Sorry, that's just wrong. The map identified the location of a hotspot, it didn't reveal the identify of your neighbour therefore GDPR is not relevant. Was it a shitty situation for your neighbour? For sure. Should BT make it clear/easy for customers to disable BT FON if they wish? I would say so. But that doesn't mean you can use GDPR rules on consent to change the situation. GDPR is only relevant in cases of processing personal data and this is not such a case.

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Thanks for your response/research Morat but I would still maintain that, as my neighbour's privacy was clearly 'invaded'/'impinged upon' then both BT's Duty of Care and GDPR Principles had been infringed indirectly. The main point is that anyone signing up to "BTWifi-with-FON" after May last year may well have a Prima Facia case worth pursuing (although that is tricky as they/FON seem to have preempted all this and associated 'charges'):-

https://network.fon.com/
Ts&Cs
https://corp.fon.com/fon-application-sla/
Note, in particular their 'universal get-out clause':
“ FON shall use your current location through your mobile device only in order to show you the available hotspots near your location.
FON is not responsible for any Expenses relating to the connection to a FON or FON Partners powered by Fon WiFi Signal. “

Incidentally FON claim now to have 23M Hot Spots; They seem to have failed to mention though how many of these are OUR hubs.... !

Thanks to your questioning the validity of all this I will also ask the ICO about this specific issue too; Might also take a while though (!) Overall I tend to see the GDPR as 'a step in the right direction' but essentially something which will develop further over the years anyway, based on Governments (eventually) better understanding what is going on here with regards to what Personal Privacy and OPT IN really mean for Customers... and the situation (and legislation) will change to reflect that too.

EDIT; Just searched a bit further... (and I am now even less impressed !):-

https://corp.fon.com/privacy-policy-of-fon/

Looks like by signing up for FON you are thus authorising them for all kinds of liberties too !

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Joined: Sep 02 2016
Posts: 320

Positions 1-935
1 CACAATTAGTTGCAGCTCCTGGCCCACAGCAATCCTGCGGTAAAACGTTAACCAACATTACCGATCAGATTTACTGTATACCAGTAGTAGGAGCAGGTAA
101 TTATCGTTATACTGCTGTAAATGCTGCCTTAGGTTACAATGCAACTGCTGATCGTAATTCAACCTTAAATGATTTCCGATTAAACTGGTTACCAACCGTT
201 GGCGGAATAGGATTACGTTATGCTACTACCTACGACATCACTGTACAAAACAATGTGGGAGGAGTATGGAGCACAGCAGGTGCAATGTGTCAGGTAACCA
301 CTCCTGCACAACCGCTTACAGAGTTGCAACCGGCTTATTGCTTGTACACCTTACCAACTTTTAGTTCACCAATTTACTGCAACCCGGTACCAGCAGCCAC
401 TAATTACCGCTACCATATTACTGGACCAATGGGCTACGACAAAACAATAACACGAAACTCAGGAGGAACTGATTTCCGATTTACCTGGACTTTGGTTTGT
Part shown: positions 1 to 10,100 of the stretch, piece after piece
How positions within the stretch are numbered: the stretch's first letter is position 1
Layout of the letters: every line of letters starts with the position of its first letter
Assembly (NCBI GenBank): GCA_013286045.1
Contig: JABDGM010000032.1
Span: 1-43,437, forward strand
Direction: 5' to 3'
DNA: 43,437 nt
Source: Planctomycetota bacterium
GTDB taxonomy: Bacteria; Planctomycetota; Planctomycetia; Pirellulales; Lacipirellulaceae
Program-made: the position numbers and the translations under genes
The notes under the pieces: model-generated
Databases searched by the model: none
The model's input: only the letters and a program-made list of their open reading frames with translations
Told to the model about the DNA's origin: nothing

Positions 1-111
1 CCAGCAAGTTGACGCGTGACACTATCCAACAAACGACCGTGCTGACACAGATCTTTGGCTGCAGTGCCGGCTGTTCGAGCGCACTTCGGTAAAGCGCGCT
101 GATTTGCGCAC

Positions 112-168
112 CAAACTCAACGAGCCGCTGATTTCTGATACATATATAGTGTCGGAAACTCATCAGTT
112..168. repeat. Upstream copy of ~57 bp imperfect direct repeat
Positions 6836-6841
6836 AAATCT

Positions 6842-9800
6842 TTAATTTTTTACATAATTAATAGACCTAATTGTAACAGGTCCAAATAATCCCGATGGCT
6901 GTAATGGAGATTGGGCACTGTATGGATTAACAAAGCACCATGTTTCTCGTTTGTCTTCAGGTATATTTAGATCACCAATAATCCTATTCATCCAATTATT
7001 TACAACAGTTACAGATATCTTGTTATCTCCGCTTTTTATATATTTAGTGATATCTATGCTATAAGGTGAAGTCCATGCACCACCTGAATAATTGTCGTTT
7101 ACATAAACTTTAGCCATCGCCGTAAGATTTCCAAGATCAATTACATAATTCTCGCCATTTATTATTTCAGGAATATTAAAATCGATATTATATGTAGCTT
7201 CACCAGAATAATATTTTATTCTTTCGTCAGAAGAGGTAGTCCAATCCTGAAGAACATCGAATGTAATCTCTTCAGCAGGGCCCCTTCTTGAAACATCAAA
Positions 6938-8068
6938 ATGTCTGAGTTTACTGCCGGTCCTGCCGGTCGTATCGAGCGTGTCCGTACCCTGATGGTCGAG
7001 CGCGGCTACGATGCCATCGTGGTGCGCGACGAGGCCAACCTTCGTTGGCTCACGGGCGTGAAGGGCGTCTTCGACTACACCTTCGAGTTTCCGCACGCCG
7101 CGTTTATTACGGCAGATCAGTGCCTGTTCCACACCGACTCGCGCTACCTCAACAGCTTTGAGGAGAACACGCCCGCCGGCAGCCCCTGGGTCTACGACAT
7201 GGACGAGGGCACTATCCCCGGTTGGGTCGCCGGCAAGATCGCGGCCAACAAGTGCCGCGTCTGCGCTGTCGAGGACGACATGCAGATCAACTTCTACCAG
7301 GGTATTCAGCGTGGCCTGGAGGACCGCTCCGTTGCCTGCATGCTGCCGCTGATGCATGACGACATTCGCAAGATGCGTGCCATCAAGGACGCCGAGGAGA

On cue this arrived today from Google; Looks like agreeing to their Privacy Policy means they 'own' you (and in perpetuity) ?

Warning: 29 Pages !!

https://www.gstatic.com/policies/privacy/pdf/20190122/f3294e95/google_privacy_policy_en_eu.pdf

Don't like their Personalised Ads. ? Just turn them off (and then you will get 'General' Ads . that you can't mute instead !)

Insidious...

Fortunately however:

https://www.huffingtonpost.co.uk/entry/google-knows-literally-everything-about-you-heres-how-to-stop-it_uk_5abb68dde4b06409775b7d2b

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davew wrote:

Thanks for your response/research Morat but I would still maintain that, as my neighbour's privacy was clearly 'invaded'/'impinged upon' then both BT's Duty of Care and GDPR Principles had been infringed indirectly. The main point is that anyone signing up to "BTWifi-with-FON" after May last year may well have a Prima Facia case worth pursuing (although that is tricky as they/FON seem to have preempted all this and associated 'charges'):-

https://network.fon.com/
Ts&Cs
https://corp.fon.com/fon-application-sla/
Note, in particular their 'universal get-out clause':
“ FON shall use your current location through your mobile device only in order to show you the available hotspots near your location.
FON is not responsible for any Expenses relating to the connection to a FON or FON Partners powered by Fon WiFi Signal. “

Incidentally FON claim now to have 23M Hot Spots; They seem to have failed to mention though how many of these are OUR hubs.... !

Thanks to your questioning the validity of all this I will also ask the ICO about this specific issue too; Might also take a while though (!) Overall I tend to see the GDPR as 'a step in the right direction' but essentially something which will develop further over the years anyway, based on Governments (eventually) better understanding what is going on here with regards to what Personal Privacy and OPT IN really mean for Customers... and the situation (and legislation) will change to reflect that too.

EDIT; Just searched a bit further... (and I am now even less impressed !):-

https://corp.fon.com/privacy-policy-of-fon/

Looks like by signing up for FON you are thus authorising them for all kinds of liberties too !

A far simpler option is just not to use BT if you don't like it. That is about the only way of actually making any difference to it as then you aren't giving them any money. Even if you had to buy wifi access somewhere for the odd times you would have used their hotspots, it would probably be cheaper anyway.

I stopped using them years ago as they didn't offer a service worth paying the price they asked for it - About the only thing I missed was isp provided email, but theirs I found to be so flakey it wasn't worth using anyway (and still works now, despite not being their customer since 2016).

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Posts: 320

Well I understand what you mean BrianH but of course using the 'better the devil you know' approach I still have my P38 !

BT's 'own' e-mail service has now been absorbed by Yahoo of course.. that famous UK-company

I think we all know the Social Networking philosophy that "if you are not paying for a product then you are the product"
Or as Fakebook say "we make money from advertising (oh and selling your retails to others...)" but what is irritating here is that BT customers are paying for it, including our locations on their WiFi maps !

In order to get the 'official' view I have sent this question to FON (several times now); They did not answer:

_Please explain how my Home Hub location appearing on BT's WiFi-with_FON Hot Spot Location map is NOT
an infringement according to GDPR/Privacy principles.
_

  • To be fair if they do ever respond I am expecting an answer like "Utter Bollo(x/ck)s" !! .... (but in 'corporate-speak' obviously)
  • If they don't reply I will ask the ICO too !